During the civic election, a certain council candidate created a Twitter account, garnered followers and then didn’t send out a tweet. Not one.

So make sure you use it! Remember, you’re accountable for your online content (or lack there of). And make sure that your audience’s use of social media matches up with your objectives. Here’s what some of my friends had to say about their social media activities.

Have any thoughts? Comment here or check out the Cre.ature Feed Facebook page here.

See Part 1 here

Social ME.dia: A Cre.ature’s Buffet

Part 1: A look into my Facebook World and Twitterverse

I can’t imagine life before Facebook.

No really, it’s a blur and I vaguely remember sneaking onto MSN to chat with my friends before mom screamed down for the phone line. And at the time it was the coolest thing – the place to discuss the latest Survivor episode and who is going to the St. Paul’s dance.

I also vaguely remember creating my Facebook account over four years ago. I had no clue what it really was and then I was panicked I wouldn’t have enough friends. Now I’m connected to 857 people and the endless connections they have…

I’m so comfortable with Facebook now. Every time I go on the internet I check out my profile and now I have it linked to my phone. All day I’m connected with family in South Africa, contacts for work (yes, I’ve been hired over Facebook), I’ve also fallen in love over Facebook with people I knew through acquaintances.

But Facebook can hurt, after my last relationship status change I received messages of rude inquiring minds, people digging into matters not of their concern. So I made a few rules for myself regarding my account

1.     NO relationship status. I don’t want to be the back-up girlfriend because you “noticed” I was single.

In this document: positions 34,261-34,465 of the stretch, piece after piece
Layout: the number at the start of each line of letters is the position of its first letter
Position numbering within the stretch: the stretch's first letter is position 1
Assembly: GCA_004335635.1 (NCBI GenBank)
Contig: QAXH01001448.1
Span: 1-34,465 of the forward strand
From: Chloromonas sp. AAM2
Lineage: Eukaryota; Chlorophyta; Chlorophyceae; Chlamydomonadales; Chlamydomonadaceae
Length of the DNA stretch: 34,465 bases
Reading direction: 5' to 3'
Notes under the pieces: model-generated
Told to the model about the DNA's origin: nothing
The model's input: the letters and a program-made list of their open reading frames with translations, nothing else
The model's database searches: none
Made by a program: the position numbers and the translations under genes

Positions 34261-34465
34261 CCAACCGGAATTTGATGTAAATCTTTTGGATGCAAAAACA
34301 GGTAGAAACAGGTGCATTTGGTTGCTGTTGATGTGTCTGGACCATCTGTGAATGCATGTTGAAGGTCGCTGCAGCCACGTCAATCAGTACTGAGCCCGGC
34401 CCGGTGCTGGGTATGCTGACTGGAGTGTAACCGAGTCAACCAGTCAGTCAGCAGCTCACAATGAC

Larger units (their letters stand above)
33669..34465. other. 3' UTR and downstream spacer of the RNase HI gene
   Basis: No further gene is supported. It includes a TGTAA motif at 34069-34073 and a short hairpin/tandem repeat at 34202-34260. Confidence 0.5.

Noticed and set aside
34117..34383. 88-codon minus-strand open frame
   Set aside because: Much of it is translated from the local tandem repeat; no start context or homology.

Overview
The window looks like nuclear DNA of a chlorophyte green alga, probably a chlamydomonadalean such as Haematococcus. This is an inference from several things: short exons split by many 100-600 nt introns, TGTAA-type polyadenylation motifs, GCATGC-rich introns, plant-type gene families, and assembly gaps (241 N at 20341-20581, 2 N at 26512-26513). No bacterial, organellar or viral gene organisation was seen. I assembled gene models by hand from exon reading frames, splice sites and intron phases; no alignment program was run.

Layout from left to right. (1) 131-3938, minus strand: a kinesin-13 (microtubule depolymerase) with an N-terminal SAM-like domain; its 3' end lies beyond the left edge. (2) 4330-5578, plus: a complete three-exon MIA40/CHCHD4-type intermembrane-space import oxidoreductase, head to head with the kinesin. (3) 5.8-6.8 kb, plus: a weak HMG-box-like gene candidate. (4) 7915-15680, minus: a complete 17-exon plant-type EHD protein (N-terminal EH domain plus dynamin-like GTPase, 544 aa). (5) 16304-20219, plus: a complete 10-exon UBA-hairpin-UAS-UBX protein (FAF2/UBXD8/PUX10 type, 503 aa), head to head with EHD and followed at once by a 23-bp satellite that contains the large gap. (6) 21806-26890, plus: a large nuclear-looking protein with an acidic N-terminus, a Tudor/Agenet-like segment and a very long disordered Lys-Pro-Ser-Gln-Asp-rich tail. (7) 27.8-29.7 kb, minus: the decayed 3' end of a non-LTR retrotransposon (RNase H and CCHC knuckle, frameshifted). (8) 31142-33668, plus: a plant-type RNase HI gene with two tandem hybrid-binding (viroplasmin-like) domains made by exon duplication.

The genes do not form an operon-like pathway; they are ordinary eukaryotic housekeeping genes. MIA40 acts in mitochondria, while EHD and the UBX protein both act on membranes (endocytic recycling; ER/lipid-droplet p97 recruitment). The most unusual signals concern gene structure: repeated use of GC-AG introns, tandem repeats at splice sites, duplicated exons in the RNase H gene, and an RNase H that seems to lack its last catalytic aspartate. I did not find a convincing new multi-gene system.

2.     Only update my status with news – i.e. I don’t bother with “OMGGGGG 2 MIDTERMS TOMORROW FML.”

3.     Could my mom see this? Alright.

4.     Don’t use Facebook as a dating site, if it happens cool.

5.     Never add people.

The last one is confusing. Very rarely do I actively add people unless asked or necessary (i.e. school group member). As such, I’m open to accepting friendships, checking out the profile and deciding if I want this person available to view mine. I’ve never added someone because they’re hott or to spy; although, I have been in the situation where an ex created a false account to be my friend – and view my profile (well, I figured it out).

So what do I use it for now?

When I joined CreComm I panicked a little – does the job world forgive misguided uses of Facebook? When I started, I probably wrote the most random stuff so what comments did my smart ass 16-year old self make? Pictures… I have so many, are any unsuitable? Generally my social scene is one I’m comfortable with people seeing, but some are trying to bury their Facebook past.

Two days ago I received this mass message from a friend:

“Hi, so you may or may not know I am applying for the Winnipeg Police Service this year and in doing so I am deleting my Facebook to give myself the best chance.”

The person went on to give their contact information to those who are interested. The problem is, even if you delete an account the information is still online SO BE ACCOUNTABLE FOR YOUR ACTIVITIES – because comments and pictures can be found on Google. To test my theory I googled “Daniella Ponticelli” images…

See anything familiar?

So even though I use Facebook as a means of maintaining relationships, it’s still an open relationship with the world-wide web.  This is important to note. Privacy settings can be changed in accordance, but as someone actively working with social media and hoping to create connections, mine are fairly relaxed.